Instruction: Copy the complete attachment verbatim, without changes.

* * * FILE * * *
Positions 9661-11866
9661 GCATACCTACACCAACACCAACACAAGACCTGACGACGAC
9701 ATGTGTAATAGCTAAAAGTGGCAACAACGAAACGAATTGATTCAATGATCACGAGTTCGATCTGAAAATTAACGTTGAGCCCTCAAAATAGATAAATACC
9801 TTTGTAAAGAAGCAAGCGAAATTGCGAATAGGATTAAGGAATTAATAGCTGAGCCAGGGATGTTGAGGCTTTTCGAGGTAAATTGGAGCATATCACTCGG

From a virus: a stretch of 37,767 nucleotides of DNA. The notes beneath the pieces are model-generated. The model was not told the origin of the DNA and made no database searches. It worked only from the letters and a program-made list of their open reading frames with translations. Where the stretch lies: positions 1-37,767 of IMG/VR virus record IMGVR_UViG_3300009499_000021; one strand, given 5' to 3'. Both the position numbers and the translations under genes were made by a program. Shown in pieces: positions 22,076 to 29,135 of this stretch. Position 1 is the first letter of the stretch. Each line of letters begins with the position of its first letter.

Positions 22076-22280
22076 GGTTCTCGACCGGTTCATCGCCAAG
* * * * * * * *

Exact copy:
Positions 9661-11866
9661 GCATACCTACACCAACACCAACACAAGACCTGACGACGAC
9701 ATGTGTAATAGCTAAAAGTGGCAACAACGAAACGAATTGATTCAATGATCACGAGTTCGATCTGAAAATTAACGTTGAGCCCTCAAAATAGATAAATACC
9801 TTTGTAAAGAAGCAAGCGAAATTGCGAATAGGATTAAGGAATTAATAGCTGAGCCAGGGATGTTGAGGCTTTTCGAGGTAAATTGGAGCATATCACTCGG

From a virus: a stretch of 37,767 nucleotides of DNA. The notes beneath the pieces are model-generated. The model was not told the origin of the DNA and made no database searches. It worked only from the letters and a program-made list of their open reading frames with translations. Where the stretch lies: positions 1-37,767 of IMG/VR virus record IMGVR_UViG_3300009499_000021; one strand, given 5' to 3'. Both the position numbers and the translations under genes were made by a program. Shown in pieces: positions 22,076 to 29,135 of this stretch. Position 1 is the first letter of the stretch. Each line of letters begins with the position of its first letter.

Positions 22076-22280
22076 GGTTCTCGACCGGTTCATCGCCAAG